Home World Europe News Donetsk and Luhansk pro-Russian separatists hold self-rule referendums

Donetsk and Luhansk pro-Russian separatists hold self-rule referendums

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Pro-Russian militants in eastern Ukraine are holding “self-rule” referendums – a move condemned by the Ukrainian government and the West.

Self-proclaimed leaders in the Donetsk and Luhansk regions are going ahead with the vote despite Russian President Vladimir Putin’s call to postpone it.

Self-proclaimed leaders in the Donetsk and Luhansk regions are going ahead with the vote despite Russian President Vladimir Putin's call to postpone it

Self-proclaimed leaders in the Donetsk and Luhansk regions are going ahead with the vote despite Russian President Vladimir Putin’s call to postpone it

Ukraine says the vote could result in the “self-destruction” of the regions.


Pro-Russian gunmen occupying offices in a number of towns have been involved in heavy clashes with Ukrainian troops.

Reports say there was a fierce fighting overnight on the outskirts of the rebel-held city of Sloviansk, which remains sealed by government troops conducting what the government in Kiev describes as an “anti-terror” operation.

At least seven people were killed in clashes in the port of Mariupol on Friday, officials said.

Referendum organizers said earlier this week that most of the polling stations were controlled by pro-Russian activists and would be ready for voting.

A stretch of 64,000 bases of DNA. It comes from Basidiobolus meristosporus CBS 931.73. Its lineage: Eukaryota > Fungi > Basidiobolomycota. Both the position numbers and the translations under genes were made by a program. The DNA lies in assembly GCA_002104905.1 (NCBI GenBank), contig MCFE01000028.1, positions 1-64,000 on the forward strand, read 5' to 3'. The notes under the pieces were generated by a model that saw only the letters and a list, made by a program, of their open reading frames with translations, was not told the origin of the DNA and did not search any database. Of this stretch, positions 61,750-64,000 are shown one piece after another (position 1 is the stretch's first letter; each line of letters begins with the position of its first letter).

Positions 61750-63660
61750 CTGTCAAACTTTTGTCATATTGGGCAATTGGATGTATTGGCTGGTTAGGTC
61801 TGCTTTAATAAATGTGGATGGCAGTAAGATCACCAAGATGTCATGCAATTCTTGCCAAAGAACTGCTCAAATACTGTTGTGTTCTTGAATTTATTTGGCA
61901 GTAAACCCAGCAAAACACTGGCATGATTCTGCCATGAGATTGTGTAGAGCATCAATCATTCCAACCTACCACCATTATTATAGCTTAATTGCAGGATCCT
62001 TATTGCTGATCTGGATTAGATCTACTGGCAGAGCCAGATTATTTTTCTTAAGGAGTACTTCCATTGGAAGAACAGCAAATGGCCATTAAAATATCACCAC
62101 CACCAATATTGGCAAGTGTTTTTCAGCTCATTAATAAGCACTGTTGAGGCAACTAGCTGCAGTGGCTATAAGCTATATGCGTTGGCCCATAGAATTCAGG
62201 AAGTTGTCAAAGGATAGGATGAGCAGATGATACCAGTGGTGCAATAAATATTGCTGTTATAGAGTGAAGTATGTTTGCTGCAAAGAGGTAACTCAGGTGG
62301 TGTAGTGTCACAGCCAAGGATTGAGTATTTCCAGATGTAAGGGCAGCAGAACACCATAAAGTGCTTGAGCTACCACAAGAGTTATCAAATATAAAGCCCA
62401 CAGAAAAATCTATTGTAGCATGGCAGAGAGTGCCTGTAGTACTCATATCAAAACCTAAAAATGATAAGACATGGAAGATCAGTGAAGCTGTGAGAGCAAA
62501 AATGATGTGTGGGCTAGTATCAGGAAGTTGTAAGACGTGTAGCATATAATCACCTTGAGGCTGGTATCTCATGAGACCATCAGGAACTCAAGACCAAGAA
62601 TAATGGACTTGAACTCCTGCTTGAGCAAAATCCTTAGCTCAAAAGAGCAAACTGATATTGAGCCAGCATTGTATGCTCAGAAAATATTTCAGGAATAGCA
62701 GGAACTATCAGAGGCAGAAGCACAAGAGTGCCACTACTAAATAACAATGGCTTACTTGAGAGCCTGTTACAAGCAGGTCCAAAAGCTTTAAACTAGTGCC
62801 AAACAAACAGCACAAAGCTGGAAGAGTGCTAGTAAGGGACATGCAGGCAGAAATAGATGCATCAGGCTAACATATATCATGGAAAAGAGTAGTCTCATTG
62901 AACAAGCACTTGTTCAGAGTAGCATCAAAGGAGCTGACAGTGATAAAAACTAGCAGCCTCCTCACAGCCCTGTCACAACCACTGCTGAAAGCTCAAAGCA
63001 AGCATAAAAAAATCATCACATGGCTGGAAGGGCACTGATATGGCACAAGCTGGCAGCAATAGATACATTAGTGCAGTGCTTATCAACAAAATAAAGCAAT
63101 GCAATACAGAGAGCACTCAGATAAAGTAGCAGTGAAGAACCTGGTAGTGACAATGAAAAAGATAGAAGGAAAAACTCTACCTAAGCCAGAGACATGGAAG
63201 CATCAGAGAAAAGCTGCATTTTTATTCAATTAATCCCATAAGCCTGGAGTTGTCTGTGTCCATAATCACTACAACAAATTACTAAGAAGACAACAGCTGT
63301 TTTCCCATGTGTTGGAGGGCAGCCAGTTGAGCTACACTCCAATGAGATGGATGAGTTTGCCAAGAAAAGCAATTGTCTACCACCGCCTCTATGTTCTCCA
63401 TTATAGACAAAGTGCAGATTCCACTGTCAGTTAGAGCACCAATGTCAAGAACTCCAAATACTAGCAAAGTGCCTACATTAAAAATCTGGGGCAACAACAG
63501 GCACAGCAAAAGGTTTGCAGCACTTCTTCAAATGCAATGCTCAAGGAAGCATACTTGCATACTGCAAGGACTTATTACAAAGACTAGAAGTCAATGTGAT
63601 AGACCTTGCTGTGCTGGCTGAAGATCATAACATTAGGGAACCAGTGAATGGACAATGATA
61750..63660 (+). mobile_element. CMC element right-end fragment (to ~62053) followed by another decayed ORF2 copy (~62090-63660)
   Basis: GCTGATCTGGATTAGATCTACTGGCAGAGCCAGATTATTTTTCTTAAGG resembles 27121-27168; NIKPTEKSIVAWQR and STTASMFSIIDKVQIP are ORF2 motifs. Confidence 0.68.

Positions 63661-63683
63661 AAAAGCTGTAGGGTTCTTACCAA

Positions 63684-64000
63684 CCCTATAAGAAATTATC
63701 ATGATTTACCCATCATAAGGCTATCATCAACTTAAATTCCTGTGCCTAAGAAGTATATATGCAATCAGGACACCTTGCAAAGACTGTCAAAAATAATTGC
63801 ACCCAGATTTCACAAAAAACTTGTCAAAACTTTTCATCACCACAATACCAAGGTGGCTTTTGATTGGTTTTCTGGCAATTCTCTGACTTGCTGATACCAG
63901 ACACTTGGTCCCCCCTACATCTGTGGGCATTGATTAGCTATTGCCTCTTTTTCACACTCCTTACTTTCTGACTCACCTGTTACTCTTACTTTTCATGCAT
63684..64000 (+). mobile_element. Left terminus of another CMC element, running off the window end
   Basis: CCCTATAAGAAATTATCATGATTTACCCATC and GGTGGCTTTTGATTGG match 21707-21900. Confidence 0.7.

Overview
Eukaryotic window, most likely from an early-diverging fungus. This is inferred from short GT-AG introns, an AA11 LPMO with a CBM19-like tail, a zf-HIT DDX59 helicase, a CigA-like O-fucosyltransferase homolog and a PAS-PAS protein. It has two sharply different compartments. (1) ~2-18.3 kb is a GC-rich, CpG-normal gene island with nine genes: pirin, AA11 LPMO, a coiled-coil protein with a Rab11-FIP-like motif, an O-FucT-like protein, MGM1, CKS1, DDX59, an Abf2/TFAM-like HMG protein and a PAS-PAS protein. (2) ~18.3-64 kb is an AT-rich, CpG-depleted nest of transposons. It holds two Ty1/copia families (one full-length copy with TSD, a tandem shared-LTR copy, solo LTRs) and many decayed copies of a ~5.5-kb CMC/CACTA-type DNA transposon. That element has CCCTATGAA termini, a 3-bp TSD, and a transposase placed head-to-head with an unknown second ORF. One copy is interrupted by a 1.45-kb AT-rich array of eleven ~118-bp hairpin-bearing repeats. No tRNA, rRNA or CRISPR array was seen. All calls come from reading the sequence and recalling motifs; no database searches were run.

Millions of ballot papers have been prepared.

They contain only one question in both Ukrainian and Russian: “Do you support the act of state self-rule of the Donetsk People’s Republic/Luhansk People’s Republic?”

The organizers have suggested they intend to hold a second round of voting later this month, on joining Russia. They also say they will boycott Ukraine’s presidential elections on May 25.

There are no independent or international observers involved in Sunday’s vote.

On Saturday, Ukraine’s interim President Oleksandr Turchynov admitted many in eastern Ukraine supported the pro-Russian militants, but warned that the referendums were “a step towards the abyss”.

The EU and US have also condemned the referendums, amid fears that Ukraine could be sliding to civil war.

A survey by the Pew Research Centre suggested a majority even in eastern Ukraine – 70% – wanted to remain in a united country, despite concerns about governance.

President Vladimir Putin earlier called for a postponement of the vote to create the conditions necessary for dialogue.

Last month, Russia annexed Ukraine’s southern autonomous republic of Crimea, after a referendum.

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